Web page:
Larry Sultan was building a case against Irving Sultan.

Yes. He was building a case against his father's aggressive masculinity and his really volatile nature. So that was the son’s narrative. But his father pushed back — and that dialogue’s part of the book. Irving would say things like, “All I know is that you have some stake in making us look older and more despairing than we really feel. I really don’t know what you are trying to get at.” LACMA had printed the dialogue between Larry and his father on the gallery wall. So, I think Larry began by building a case; in the end, he was saying, “I also love you.” I found that all really compelling — and I knew the material had the makings of a play.

In “Pictures From Home,” a son questions how his father uses family photos to support a narrative of success.
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Did you know how you’d write it?

Not immediately. My friend at the time thought I was bonkers. But I’d bought a copy of the book. When I flew back to see my family that weekend, I wrote notes on the pages. I wound up writing the first scene — or what would become the first scene. But how do you turn a book of photographs into a drama? I didn’t know where I’d go with it yet.

How long did it take before you had a decent draft?

I thought I’d be done by the end of that summer of 2015. Umpteen revisions later, I workshopped a penultimate draft in January 2020, at the Alley Theatre’s All New Festival in Houston. We officially opened in January 2023 at Studio 54 in New York City.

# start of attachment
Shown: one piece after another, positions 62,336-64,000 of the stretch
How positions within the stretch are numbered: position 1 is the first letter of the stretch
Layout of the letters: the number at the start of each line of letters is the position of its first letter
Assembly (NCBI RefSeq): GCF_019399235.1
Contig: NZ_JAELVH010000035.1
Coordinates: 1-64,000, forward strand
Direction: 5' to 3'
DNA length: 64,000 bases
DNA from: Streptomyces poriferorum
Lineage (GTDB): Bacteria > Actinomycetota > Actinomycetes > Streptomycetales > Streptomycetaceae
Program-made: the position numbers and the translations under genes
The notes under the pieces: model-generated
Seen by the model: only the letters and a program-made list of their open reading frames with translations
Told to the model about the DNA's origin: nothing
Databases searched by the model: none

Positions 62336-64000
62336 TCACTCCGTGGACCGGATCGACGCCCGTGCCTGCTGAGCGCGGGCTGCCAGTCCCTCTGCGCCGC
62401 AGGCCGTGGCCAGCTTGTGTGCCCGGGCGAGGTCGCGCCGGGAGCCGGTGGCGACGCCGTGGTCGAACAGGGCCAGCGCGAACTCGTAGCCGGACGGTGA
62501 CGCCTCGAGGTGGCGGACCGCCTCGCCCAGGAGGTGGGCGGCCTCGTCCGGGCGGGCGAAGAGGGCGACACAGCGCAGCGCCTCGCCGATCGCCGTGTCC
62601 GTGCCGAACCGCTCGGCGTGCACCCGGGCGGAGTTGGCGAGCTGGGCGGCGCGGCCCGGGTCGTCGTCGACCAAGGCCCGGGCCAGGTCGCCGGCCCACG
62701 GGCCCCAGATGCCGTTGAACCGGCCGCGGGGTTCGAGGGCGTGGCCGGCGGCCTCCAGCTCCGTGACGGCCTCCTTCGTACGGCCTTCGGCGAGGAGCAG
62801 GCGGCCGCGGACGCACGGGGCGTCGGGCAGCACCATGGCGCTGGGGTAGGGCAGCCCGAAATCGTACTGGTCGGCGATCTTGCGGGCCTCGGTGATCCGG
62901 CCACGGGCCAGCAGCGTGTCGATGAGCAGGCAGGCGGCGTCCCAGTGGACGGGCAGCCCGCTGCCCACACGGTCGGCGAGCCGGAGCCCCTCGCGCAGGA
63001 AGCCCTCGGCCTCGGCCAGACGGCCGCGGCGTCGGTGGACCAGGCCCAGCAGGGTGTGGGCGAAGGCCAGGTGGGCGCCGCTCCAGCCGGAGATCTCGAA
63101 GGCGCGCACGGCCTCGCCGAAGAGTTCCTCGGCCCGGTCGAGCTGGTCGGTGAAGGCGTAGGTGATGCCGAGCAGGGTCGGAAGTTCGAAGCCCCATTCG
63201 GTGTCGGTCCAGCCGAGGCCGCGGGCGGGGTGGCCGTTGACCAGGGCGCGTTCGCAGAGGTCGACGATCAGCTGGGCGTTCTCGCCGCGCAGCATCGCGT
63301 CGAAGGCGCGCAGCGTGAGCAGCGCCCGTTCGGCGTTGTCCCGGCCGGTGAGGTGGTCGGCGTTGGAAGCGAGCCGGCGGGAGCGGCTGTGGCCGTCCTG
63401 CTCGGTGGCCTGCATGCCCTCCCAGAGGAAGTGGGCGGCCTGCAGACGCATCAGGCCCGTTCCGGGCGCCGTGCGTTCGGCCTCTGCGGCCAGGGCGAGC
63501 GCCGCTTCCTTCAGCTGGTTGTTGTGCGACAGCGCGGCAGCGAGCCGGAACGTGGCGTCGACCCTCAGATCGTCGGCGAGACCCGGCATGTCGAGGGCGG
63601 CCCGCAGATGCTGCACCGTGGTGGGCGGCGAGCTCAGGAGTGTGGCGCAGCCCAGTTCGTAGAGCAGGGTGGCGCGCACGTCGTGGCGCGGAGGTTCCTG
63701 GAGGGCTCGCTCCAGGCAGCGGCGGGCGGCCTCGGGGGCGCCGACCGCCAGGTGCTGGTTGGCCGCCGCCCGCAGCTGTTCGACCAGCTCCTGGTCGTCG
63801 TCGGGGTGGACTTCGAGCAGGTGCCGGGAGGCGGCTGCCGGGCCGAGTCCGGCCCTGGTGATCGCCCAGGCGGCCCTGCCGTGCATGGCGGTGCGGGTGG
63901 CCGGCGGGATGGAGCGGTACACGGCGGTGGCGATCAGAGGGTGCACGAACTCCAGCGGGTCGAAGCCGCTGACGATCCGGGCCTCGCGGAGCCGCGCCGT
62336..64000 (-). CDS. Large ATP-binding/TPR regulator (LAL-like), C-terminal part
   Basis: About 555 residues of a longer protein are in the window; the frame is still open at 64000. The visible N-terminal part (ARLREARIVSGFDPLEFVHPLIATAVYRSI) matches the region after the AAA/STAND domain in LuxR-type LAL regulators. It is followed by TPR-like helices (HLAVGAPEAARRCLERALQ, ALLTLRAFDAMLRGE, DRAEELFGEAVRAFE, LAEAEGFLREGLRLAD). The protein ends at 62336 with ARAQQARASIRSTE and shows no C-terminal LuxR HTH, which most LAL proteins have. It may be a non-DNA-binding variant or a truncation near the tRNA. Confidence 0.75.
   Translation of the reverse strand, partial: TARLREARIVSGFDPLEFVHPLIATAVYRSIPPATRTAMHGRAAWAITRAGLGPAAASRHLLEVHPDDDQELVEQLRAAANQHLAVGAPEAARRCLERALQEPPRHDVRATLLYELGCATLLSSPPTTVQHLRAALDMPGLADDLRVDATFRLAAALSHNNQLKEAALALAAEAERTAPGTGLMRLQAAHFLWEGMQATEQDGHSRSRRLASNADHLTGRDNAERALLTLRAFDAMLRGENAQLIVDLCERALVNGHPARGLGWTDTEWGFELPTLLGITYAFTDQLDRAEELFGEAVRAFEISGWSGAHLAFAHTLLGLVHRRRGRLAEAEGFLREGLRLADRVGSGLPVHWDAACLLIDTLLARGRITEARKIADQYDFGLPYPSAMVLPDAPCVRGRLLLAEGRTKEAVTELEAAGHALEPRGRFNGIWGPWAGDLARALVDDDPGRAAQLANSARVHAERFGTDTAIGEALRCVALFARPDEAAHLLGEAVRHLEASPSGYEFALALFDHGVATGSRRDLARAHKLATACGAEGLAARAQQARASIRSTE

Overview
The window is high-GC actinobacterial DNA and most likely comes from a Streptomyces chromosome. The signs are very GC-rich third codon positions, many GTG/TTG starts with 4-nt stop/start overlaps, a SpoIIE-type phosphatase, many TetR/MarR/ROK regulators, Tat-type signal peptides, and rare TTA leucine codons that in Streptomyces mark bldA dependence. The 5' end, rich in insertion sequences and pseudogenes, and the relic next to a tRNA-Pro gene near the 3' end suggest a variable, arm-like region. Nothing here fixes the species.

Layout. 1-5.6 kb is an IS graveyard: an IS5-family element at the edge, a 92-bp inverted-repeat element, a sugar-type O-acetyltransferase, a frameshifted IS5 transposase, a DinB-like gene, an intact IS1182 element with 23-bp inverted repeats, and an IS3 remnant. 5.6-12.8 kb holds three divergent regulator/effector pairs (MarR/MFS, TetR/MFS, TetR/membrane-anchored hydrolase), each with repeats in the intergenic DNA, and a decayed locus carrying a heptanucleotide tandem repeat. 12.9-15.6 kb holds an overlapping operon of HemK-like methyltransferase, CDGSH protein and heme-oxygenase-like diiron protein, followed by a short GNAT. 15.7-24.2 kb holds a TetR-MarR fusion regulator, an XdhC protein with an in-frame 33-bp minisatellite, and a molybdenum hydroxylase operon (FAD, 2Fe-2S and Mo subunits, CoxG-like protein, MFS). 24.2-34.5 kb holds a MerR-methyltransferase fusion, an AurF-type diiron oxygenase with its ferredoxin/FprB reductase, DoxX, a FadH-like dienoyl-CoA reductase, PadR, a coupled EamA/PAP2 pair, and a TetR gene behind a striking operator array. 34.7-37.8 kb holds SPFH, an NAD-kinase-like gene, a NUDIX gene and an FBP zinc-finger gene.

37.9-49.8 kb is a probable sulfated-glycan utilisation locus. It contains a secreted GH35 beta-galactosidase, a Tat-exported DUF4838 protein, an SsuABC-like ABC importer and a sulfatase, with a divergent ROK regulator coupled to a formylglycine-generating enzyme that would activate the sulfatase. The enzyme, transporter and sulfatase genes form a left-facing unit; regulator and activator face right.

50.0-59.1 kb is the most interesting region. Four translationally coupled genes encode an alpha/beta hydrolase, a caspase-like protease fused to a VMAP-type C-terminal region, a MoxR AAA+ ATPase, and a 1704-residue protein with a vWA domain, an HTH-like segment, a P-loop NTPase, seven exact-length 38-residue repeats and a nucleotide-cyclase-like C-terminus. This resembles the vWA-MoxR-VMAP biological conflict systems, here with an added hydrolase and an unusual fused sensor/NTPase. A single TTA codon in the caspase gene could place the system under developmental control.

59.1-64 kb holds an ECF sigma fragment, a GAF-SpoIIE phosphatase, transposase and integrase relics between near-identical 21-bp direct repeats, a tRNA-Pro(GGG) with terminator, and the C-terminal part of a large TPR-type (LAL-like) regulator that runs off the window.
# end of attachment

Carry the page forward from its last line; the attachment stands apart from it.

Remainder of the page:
To quote the English major cliché, every story revolves around conflict. What’s the key conflict in “Pictures from Home”?

At a very basic level, Larry is a younger male who’s challenging an older male about the family narrative — often in the presence of the female. So, ownership of image is the key conflict. Irving’s saying, “They’re your photographs, but it’s my image.” And Larry’s parents could be totally dismissive. As an artist, he endured constant rejection and family tension while he was putting this project together. Yet his parents were game at the same time. His mother and father agreed to be photographed, to pose, to recreate a scene, and to be interviewed. Whose image is it anyway? That’s what they fought about — but in a very ambivalent way.

You probably had to deal with this issue, too. Hamlet was dead when Shakespeare wrote about him. But “Pictures from Home” touches on the living. I know Larry Sultan died. But I’m assuming you had to deal with people who had a relationship with him. 

Absolutely. And defining the ownership of the image can be nightmare! But I couldn’t avoid it. As a playwright, I’m fictionalizing Larry’s story. But his photographs are integral to the story, and I still have to recreate those images, and that’s a rights issue. 

After contacting the Sultan estate, I sent a long, passionate email to Larry’s widow, Kelly Sultan. We had several very emotional conversations. In the end, Kelly pledged the support of the estate. I also had the support of Larry’s wonderful friends — a few great artists and documentary filmmakers he’d designated as a sort of artistic brain trust. Larry’s family and friends supported my artistic endeavor. They were all on my side — and that really meant a lot to me.



Marty Fugate

Marty Fugate is a writer, cartoonist and voiceover actor whose passions include art, architecture, performance, film, literature, politics and technology. As a freelance writer, he contributes to a variety of area publications, including the Observer, Sarasota Magazine and The Herald Tribune. His fiction includes sketch comedy, short stories and screenplays. “Cosmic Debris,” his latest anthology of short stories, is available on Amazon.